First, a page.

Severus is said to have stirred up a fierce religious war among Following the population death of Alexandriahis father, resulting a senator in bloodshed and conflagrations (LabbeSozopolis, vSt. 121). To escape punishment Severus left Pisidia for this violenceEgypt, where he fled to [[Constantinople]], supported by a band of two hundred Non-Chalcedonian monks. [[Flavius Anastasius|Anastasius I]], who succeeded Zeno as emperor in 491, was a professed Non-Chalcedonian, studied grammar and received Severus rhetoric together with honorthe Greek and Latin languages in Alexandria. His presence initiated a period of fighting It was in Constantinople between rival bands of monks, [[Chalcedonian]] Alexandria that he was introduced to and [[Non-Chalcedonian|Non]], which ended fell in AD 511 love with the humiliation of Anastasius, the temporary triumph of the patriarch [[Macedonius II]], and the reversal writings of the Non-Chalcedonian cause (Theophanes, p. 132)Sts. That same year Severus was eagerly dispatched by Anastasius to occupy the vacant [[patriarch of Antioch]] (Labbe, iv. 1414; Theod. Lect. ii. 31, pp. 563, 567; Theophanes p. 134), and Basil the very day of his enthronement solemnly pronounced in his church an anathema on Chalcedon, and accepted the ''Henoticon'' he had previously repudiated. He had the name of Peter Mongus inscribed in the diptychs; entered into communion with the Non-Chalcedonian prelates, [[Patriarch Timothy I of Constantinople|TimotheusGreat]] of Constantinople and [[Yoannis II Gregory of Alexandria|John NiciotaNazianzus]] of Alexandria; and received into communion Peter of Iberia and other leading members of the Acephali (Evagr. HIn 486 St. E. iii. 33; Labbe, iv. 1414, v. 121, 762; Theod. Lect. l.c.). Non-Chalcedonianism seemed now triumphant throughout the Christian world. Proud of his patriarchal dignity and strong in the emperor's protection, Severus despatched letters moved to his brother-prelates, announcing his elevation Beirut to study philosophy and Roman jurisprudence and demanding [[communion]]. In these in 488 he anathematized Chalcedon and all who maintained the two natures. While many rejected them altogether, Non-Chalcedonianism was everywhere in the ascendant baptized in the Eastnearby Tripoli, and Severus having not been previously baptized as it was deservedly regarded as its chief champion (Severus of Ashmunain apud Neale, Patr. Alex. ii. 27). Synodal letters were exchanged between John Niciota and Severus, which are the earliest examples of communication between the [[Oriental Orthodox]] sees of Alexandria and Antioch a custom in Pisidia at that have continued time not to the present daybaptize boys until they had at least come of age.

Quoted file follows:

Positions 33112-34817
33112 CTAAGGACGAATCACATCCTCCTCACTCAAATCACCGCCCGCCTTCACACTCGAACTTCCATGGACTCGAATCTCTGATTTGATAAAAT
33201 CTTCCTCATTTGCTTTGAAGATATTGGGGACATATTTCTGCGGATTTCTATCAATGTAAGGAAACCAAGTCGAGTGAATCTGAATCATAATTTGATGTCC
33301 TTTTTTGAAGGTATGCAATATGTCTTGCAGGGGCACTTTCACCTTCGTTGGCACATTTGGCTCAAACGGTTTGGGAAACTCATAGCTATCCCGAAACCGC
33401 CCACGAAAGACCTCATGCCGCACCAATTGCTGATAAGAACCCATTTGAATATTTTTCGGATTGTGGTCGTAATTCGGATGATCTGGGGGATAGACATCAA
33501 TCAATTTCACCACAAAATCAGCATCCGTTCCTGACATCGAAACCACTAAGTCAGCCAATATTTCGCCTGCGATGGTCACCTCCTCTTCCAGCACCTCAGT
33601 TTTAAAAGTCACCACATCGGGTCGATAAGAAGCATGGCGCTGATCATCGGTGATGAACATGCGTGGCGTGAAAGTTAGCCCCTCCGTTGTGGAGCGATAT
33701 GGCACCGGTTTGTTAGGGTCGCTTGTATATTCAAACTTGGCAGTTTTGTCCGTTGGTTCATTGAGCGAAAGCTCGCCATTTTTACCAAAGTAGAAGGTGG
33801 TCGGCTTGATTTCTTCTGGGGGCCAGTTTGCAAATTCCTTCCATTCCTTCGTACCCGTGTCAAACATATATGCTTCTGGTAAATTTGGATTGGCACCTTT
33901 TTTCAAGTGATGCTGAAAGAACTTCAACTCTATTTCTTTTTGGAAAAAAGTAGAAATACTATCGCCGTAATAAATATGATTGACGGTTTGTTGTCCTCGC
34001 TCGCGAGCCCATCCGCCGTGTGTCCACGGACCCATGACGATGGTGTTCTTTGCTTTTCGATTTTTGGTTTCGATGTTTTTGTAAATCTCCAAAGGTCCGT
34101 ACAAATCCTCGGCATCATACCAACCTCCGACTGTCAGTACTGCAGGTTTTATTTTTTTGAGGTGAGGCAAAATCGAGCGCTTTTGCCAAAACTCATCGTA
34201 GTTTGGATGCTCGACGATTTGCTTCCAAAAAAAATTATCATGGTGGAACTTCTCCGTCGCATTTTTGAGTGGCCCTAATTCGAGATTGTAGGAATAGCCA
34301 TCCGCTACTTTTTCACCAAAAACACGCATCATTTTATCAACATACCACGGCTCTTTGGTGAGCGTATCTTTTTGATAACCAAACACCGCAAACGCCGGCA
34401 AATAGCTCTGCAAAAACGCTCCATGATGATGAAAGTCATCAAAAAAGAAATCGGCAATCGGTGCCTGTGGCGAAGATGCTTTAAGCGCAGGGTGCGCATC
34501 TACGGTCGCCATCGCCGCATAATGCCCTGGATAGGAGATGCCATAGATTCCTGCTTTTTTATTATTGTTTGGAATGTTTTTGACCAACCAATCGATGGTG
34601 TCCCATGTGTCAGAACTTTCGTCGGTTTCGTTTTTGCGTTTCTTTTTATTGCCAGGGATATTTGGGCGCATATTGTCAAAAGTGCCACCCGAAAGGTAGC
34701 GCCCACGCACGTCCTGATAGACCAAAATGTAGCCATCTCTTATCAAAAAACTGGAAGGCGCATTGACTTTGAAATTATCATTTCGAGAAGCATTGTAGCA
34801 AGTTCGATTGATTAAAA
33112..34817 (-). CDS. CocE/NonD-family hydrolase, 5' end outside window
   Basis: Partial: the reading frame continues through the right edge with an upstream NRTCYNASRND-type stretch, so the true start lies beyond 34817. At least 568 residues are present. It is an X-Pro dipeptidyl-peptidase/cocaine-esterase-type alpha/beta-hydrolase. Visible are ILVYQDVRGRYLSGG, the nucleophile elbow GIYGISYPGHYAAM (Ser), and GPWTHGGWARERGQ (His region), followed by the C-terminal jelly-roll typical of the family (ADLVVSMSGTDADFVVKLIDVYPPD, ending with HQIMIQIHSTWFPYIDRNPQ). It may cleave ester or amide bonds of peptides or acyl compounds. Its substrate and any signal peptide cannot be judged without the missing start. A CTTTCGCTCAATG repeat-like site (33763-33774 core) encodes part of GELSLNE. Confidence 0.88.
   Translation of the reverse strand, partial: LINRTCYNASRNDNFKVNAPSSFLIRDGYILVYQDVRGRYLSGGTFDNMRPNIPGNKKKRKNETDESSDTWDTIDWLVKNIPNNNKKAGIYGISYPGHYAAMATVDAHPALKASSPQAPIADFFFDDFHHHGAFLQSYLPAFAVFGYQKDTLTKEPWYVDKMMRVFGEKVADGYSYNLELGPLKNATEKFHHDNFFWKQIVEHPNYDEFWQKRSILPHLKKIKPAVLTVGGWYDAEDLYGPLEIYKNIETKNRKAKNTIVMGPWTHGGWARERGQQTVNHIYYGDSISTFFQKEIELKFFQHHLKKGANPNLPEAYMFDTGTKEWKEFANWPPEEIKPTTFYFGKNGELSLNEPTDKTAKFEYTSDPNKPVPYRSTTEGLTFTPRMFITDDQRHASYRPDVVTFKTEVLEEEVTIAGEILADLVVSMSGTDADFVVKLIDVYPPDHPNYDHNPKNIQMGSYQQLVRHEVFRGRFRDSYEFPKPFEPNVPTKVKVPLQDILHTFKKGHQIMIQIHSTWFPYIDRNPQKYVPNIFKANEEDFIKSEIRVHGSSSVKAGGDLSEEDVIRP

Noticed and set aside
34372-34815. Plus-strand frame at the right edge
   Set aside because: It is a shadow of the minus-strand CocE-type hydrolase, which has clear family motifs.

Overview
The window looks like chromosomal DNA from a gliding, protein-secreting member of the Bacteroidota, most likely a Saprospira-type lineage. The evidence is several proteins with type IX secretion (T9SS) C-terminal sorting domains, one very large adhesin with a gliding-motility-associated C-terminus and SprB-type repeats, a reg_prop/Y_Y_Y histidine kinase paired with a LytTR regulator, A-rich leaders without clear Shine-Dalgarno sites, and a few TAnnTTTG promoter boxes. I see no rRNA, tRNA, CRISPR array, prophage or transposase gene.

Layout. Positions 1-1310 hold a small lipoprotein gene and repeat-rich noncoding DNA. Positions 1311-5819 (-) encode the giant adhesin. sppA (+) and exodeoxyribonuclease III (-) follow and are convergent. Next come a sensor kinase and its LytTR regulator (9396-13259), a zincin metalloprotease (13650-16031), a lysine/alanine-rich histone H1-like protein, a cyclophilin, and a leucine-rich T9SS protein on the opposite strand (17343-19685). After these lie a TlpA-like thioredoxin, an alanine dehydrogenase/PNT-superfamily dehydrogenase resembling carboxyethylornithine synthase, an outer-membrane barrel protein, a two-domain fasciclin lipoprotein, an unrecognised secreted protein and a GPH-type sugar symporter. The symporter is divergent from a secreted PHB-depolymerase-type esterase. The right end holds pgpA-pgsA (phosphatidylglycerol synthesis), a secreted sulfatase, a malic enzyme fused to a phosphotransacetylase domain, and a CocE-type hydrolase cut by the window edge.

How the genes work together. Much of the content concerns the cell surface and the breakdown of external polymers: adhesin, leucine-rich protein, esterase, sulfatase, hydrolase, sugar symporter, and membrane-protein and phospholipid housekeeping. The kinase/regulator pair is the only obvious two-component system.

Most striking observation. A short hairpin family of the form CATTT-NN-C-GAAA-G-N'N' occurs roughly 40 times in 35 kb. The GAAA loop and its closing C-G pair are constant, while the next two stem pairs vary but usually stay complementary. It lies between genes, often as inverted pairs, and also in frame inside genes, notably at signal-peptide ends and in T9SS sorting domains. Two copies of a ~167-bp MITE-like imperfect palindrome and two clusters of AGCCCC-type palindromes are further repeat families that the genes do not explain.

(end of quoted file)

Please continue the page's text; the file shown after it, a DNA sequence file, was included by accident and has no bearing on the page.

The triumph of ==Life as a Monk==After his baptism St. Severus wasbecame increasingly ascetic in his daily life, howevereventually becoming a monk at St. Romanus' Monastery in Maiuma, shortPalestine. His possession of He later retreated into the patriarchate of Antioch did not survive desert near Eleutheropolis before founding a monastery for his imperial patrondisciples in Maiuma. Anastasius was succeeded The Saint lived there in 518 by [[Justin I]], who embraced peace until the beliefs of Chalcedon. The Non-Chalcedonian prelates were everywhere replaced by Chalcedonian successors, Severus being one coming of the first Nephalius to fallGaza in 508. Irenaeus, the count Nephalius had previously led a faction of the East, was commissioned to arrest him but Severus departed Eutychian heretics before his approach, setting sail one night in September 518 for Alexandria (Liberat. Brev. l.c.; Theophanes, p. 141; Evagr. H. E. iv. 4). [[Paul I of Antioch|Paul I]] was ordained in his placeaccepting Chalcedon and promptly began attacking St. Severus and after his doctrines were anathematized arrival in various councils, while at Alexandria he was gladly welcomed by the patriarch [[Timotheos III of Alexandria|Timotheos III]] and his other fellow doctrinaristsarea, being generally hailed as eventually securing the champion expulsion of the orthodox faith against the corruptions of Nestorianism. His learning and persuasion established his authority as "os omnium doctorum," and the day of his entrance into Egypt was long celebrated as a Coptic/Jacobite festival (Neale, u.s. p. 30). Alexandria soon became a refuge of Non-Chalcedonians of every shade of opinion, becoming too numerous for the emperor to molest. But within this group fierce controversies sprang up on various subtle questions of [[Christology]], one of which involved Severus and his fellow-exile [[Julian of Halicarnassus]] as to the corruptibility of Christ's human body before His resurrection. Julian Saint and his followers were styled [[Aphthartodocetae]] and "Phantasiastae," Severus and his adherents "Phthartolatrae" or "Corrupticolae," and "Ktistolatrae." The controversy was a heated and protracted one and while no settlement was arrived at, the later Oriental Orthodox claim the victory for Severus ([[Renaudot]], p. 129)from their monasteries.